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Remaining Calm

One of the most important aspects of Karate training, and martial arts in general, is cultivating the ability to remain calm. Sounds easy, but it is not. Being able to remain calm is one of the greatest skills.

When confronted with a violent situation, it is easy to become angry, enraged, filled with negativity. Some people might say that this energy can be channeled and harnessed to give you more power. But generally, getting angry is a waste of energy. Angry energy tends to be wild and unfocused. If the attacker can make you angry, he can control you (or at least try to do so).

Calm energy can be focused and controlled. A calm person does not quickly respond to taunts or insults. He is not easily tricked into a bad position.

I have seen people who grow wildly angry -- literally fuming from the eyes -- only to become a sobbing wreck just minutes later. One minute "strong", the next helpless.

Remaining calm is not only important when attacked. Actually, an attack is usually very quick. A fight can be over in seconds. There might not be time to become angry.

But in social situations, at work, at home... there are many opportunities to become angry. It is just as important for a Karate student to remain calm in these situations. Social conflict can lead to aggression. How the Karate student conducts himself in such situation tells a great deal about this Karate training and ability.

There is a saying that the mountain does not move. A calm person is like a mountain. An angry person is like a grasshopper bouncing from place to place -- a scurrying cockroach.

I have also noticed that a person who gets angry easily, also tends to lose control in an emergency. In a hurricane or earthquake, a calm person can focus on what needs to be done. A calm person can summon seemingly superhuman strength to save lives. A calm person sometimes becomes the ordinary person who becomes a hero by risking his or her life to save others.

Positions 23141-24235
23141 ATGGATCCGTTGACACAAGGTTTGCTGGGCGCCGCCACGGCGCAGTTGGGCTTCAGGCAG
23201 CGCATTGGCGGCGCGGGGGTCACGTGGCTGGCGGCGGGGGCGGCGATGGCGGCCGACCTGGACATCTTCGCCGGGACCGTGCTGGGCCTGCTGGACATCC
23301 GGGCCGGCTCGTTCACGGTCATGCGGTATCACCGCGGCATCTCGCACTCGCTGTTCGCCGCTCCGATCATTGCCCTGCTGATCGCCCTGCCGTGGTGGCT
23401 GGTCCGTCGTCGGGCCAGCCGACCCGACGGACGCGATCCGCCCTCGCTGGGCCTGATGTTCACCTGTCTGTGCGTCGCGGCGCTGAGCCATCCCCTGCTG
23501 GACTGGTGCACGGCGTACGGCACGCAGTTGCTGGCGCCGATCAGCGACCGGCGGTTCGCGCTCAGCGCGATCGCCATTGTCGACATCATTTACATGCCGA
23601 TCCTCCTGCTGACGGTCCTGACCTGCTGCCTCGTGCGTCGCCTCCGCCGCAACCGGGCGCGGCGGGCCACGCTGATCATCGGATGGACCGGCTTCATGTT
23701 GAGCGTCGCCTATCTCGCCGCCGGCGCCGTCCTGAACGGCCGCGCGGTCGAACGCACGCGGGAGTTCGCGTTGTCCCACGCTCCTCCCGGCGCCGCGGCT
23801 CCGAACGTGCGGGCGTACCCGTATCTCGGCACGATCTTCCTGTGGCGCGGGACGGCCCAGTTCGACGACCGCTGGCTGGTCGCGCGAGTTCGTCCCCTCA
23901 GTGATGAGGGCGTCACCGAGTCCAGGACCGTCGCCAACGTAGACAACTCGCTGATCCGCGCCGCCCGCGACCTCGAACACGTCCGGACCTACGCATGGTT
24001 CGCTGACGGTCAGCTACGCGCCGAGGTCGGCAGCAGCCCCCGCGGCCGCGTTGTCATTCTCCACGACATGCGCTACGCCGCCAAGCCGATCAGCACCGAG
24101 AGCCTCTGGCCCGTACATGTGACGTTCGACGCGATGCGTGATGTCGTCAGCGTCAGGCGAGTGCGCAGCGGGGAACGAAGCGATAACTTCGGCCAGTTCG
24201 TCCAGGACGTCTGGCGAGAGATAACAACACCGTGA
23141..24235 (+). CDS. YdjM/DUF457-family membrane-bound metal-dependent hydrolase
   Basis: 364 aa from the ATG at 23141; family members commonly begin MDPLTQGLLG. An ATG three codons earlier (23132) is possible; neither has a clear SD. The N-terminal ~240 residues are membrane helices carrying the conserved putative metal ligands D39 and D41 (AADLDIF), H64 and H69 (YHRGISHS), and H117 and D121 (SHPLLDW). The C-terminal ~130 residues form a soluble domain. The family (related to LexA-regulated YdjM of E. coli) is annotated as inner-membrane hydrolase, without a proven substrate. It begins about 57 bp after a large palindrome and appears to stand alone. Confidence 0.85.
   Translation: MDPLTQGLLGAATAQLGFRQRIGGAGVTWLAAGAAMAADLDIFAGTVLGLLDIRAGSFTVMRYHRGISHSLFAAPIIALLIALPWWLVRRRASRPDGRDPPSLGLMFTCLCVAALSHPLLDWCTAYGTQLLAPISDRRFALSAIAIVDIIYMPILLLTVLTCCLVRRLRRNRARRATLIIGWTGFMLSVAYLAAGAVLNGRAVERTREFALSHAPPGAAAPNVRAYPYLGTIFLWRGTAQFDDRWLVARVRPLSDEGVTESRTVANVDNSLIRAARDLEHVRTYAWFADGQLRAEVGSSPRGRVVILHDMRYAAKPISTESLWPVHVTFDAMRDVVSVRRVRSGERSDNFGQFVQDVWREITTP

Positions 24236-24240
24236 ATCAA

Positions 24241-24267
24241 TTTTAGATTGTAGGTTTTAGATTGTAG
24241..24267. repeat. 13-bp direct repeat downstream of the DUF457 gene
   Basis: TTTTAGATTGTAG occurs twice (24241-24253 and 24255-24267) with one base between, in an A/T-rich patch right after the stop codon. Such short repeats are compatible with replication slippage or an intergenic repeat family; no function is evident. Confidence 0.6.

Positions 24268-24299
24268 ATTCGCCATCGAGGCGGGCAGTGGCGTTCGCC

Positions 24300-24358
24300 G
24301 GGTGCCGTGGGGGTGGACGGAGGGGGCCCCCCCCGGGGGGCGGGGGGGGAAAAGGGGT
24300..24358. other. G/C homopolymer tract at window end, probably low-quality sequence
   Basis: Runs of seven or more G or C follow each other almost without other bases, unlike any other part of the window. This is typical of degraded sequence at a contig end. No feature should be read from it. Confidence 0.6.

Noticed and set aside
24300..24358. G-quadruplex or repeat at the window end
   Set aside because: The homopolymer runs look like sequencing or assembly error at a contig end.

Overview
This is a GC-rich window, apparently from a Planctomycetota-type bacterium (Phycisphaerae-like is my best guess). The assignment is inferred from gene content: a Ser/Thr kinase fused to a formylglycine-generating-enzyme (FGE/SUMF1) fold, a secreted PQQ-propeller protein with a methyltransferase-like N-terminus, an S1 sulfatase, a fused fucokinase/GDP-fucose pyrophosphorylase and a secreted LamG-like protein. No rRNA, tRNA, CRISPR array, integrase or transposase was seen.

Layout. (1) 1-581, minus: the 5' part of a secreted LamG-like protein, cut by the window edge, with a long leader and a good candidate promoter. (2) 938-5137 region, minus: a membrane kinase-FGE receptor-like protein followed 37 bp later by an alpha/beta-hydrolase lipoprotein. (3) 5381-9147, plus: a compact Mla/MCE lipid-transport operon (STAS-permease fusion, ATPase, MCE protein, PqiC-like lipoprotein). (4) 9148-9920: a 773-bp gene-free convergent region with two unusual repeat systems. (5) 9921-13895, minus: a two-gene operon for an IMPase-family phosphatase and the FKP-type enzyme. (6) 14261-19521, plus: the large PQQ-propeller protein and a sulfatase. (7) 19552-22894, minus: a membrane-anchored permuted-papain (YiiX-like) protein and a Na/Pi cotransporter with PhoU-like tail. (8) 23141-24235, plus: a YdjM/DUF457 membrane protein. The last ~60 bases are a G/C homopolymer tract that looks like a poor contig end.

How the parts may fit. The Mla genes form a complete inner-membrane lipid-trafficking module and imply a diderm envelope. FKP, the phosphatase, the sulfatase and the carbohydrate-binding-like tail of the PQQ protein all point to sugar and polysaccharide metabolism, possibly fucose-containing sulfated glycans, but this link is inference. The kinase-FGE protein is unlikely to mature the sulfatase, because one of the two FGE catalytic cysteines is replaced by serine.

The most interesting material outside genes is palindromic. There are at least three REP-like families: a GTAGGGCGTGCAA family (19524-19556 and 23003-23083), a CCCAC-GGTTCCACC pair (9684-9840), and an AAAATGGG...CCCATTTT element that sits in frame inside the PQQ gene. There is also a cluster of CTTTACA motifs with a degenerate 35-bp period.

You can't get angry at a hurricane or an earthquake. And if you do, how long can you maintain such intensity, before you feel drained and empty?

Karate students must learn to become calm.

When I was young, I found kumite to be exciting -- scary, challenging, thrilling. Over time, it felt like nothing. Whether I hit my partner or got hit did not make any difference. If I did "well" or "poorly", I felt the same. There was no winning or losing. It was just training. It was not a matter of honor or shame.

When a person throws a brick at you, you might get mad. But if a brick falls off a roof and almost hits you on the head, who will you get mad at -- gravity or the wind? You have to get out of the way in either case. In the case of an attacker, you have to prepare for the next attack. In the case of the roof, you have to get to a safe place in case there are more loose bricks.

The more skilled a Karate student becomes, the more he or she is able to remain calm. The reverse also tends to be true.

Think about the Karate seniors you know and have known. How would you rate their levels of anger and calmness? How would you rate your own?

Remember the old saying, "When you are angry, keep you hand back. When your hand goes out, do not be angry."

Respectfully,

Charles C. Goodin